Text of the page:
Modern human rights stem from the Enlightenment–the 18th century intellectual and cultural movement in the Western World which rejected tyranny, superstition, cruelty, and persecution in favor of open-mindedness, liberalism, reason, and humanitarianism. Arising out of the evolving standards of decency which mark the moral progress of mankind, the Enlightenment unleashed irresistible civilizing influences that have elevated and improved social manners, government practices, and political institutions. Respect for human rights was fundamental to the Enlightenment. The Declaration of Independence (1776), the U.S. Bill of Rights (1789), and the French Declaration des Droits de L’Homme (1789) are products of the Enlightenment.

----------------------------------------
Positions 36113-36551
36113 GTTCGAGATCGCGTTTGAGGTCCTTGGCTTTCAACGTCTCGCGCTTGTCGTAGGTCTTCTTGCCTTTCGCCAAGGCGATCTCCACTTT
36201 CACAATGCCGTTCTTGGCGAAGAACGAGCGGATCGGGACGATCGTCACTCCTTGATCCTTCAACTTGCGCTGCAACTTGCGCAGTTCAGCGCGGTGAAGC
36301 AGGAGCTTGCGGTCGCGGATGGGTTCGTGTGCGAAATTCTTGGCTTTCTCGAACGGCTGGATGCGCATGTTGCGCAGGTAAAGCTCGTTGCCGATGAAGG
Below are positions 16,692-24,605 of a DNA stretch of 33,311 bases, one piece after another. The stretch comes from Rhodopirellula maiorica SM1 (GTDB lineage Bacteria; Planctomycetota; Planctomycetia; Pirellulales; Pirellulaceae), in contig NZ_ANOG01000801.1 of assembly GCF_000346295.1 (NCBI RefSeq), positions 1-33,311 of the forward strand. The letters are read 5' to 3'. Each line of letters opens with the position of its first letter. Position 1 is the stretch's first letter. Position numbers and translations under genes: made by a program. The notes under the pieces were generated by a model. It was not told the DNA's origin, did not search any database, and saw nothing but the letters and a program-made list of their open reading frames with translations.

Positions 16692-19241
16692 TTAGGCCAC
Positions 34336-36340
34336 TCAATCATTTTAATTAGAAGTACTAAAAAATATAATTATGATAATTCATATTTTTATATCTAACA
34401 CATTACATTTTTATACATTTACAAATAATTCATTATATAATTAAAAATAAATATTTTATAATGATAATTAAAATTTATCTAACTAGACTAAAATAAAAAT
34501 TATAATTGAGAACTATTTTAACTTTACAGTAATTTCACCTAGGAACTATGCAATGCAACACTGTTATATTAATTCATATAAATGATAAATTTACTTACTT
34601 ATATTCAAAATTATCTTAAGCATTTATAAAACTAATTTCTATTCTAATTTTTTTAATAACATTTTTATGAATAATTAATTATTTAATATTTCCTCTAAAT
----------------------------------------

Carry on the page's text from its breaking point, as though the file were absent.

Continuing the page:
Wilkes, Donald E. Jr., "The Anti-Enlightenment and Human Rights" (2008). Popular Media. 164.